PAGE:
The US should expect a notable slowdown in GDP growth, to ½ percent, during the second half of this year, Jan Hatzius, chief US economist at Goldman Sachs , told CNBC Wednesday.
He added that the sluggishness would be more domestically driven—due to the losses of the inventory cycle that is ending and the Federal stimulus money—and that the European sovereign debt crisis will have virtually no impact on the US economy, “maybe a couple of 10ths.”
What was notable about the Fed statement on Wednesday, said Hatzius, is that it acknowledged pockets of trouble hindering economic recovery.
“They took onboard weaker inflation numbers to a pretty significant degree, recognized the drop in energy and commodity prices and also the drop in core inflation,” he added.
"So it’s pretty much consistent with a Federal Reserve that’s on hold for a very long time.”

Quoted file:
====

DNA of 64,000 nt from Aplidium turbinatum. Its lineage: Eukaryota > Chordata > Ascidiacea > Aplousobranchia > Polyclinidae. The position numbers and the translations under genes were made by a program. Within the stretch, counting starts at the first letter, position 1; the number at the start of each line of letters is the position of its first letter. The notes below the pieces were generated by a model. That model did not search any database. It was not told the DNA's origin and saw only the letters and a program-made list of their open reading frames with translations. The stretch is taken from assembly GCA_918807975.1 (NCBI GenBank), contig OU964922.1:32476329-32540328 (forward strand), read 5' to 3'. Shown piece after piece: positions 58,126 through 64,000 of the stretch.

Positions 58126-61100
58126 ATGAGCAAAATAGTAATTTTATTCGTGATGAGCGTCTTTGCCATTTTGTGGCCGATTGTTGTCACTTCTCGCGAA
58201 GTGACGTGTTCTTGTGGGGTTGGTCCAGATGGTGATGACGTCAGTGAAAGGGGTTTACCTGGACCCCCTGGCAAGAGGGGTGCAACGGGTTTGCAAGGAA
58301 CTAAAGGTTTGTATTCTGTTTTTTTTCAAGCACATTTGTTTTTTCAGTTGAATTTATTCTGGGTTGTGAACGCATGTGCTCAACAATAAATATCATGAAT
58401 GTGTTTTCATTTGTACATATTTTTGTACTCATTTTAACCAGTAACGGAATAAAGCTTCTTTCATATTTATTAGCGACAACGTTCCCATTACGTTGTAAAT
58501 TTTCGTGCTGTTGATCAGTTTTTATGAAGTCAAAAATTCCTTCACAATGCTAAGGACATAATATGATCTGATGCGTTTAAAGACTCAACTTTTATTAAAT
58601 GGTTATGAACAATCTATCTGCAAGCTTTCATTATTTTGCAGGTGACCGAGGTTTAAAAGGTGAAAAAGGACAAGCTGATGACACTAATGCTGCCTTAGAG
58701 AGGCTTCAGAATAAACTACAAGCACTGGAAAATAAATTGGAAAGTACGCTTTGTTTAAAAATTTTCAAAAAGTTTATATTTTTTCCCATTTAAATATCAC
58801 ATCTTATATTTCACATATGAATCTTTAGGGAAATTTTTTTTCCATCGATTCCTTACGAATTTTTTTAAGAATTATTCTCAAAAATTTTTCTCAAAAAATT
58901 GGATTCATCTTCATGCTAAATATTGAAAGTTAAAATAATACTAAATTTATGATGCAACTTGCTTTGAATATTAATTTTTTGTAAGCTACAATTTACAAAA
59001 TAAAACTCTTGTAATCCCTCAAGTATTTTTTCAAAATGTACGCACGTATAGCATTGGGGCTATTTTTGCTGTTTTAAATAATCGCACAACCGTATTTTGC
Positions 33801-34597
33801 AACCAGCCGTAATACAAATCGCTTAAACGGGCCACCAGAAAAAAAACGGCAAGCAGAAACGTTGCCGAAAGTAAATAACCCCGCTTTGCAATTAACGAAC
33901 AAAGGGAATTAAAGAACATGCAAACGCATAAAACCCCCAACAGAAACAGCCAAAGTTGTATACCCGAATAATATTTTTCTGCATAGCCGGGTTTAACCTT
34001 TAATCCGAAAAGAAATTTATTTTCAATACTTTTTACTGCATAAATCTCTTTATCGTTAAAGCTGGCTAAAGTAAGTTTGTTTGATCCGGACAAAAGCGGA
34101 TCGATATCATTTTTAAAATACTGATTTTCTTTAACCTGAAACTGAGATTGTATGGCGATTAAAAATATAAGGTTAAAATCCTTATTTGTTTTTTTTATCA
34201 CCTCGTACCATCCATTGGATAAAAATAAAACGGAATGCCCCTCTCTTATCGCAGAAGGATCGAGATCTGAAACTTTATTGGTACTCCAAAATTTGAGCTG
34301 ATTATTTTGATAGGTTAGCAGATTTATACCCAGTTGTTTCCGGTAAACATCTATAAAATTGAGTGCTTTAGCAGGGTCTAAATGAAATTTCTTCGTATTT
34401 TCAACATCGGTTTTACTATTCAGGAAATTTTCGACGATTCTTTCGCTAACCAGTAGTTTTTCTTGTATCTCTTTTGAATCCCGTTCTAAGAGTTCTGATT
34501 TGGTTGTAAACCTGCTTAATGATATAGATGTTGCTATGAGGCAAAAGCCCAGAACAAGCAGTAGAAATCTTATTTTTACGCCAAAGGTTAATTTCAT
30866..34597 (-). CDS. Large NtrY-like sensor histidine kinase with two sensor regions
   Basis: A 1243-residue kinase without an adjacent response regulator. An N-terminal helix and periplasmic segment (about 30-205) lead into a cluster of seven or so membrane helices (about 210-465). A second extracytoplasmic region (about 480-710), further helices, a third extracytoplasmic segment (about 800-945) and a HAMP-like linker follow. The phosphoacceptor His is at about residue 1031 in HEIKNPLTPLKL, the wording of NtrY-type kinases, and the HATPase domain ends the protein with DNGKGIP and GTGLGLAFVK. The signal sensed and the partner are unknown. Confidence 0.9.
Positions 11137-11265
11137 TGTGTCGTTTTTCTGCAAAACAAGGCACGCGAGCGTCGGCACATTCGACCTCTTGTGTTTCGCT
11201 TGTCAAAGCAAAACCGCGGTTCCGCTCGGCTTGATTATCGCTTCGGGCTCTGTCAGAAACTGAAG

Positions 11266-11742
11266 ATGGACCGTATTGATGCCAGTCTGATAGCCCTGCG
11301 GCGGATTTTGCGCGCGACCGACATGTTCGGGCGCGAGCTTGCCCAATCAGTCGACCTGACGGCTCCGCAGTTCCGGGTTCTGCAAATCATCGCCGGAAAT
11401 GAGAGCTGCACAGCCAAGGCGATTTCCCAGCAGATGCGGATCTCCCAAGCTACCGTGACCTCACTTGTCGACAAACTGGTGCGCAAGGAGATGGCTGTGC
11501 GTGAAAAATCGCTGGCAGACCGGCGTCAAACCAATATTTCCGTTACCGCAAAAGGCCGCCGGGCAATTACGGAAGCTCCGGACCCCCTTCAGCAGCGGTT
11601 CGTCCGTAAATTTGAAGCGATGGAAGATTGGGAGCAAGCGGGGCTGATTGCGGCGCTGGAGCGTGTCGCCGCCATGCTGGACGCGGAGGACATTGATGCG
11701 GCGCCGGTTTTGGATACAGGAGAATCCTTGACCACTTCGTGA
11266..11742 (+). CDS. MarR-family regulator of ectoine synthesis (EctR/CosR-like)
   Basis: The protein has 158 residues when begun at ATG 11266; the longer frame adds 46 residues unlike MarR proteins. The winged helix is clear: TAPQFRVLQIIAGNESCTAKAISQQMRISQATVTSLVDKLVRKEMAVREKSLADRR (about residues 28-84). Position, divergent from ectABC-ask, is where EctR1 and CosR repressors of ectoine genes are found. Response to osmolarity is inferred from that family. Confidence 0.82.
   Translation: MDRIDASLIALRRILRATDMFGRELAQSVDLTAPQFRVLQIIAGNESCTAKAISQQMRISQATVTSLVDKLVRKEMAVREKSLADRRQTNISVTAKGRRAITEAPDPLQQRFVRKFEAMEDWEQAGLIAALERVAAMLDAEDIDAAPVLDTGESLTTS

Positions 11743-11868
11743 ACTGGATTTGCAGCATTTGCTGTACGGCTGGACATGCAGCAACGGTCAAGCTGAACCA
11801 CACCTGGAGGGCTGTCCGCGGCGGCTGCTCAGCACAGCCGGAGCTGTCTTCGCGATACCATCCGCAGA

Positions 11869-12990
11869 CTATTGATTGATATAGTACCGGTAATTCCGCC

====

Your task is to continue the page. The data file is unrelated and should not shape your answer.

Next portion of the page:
Tom Porcelli, of RBC Capital Markets, said he didn’t expect a rate hike until at least next year.
“The Fed has basically laid out their game plan,” Porcelli added. “The 'extended period' applies because inflation trends are benign, because inflation expectations are anchored and there’s a lot of resource slack.”
Porcelli said the Fed also needs to acknowledge the high unemployment if the labor market continues to be poor. He also predicted more lean times for the housing market.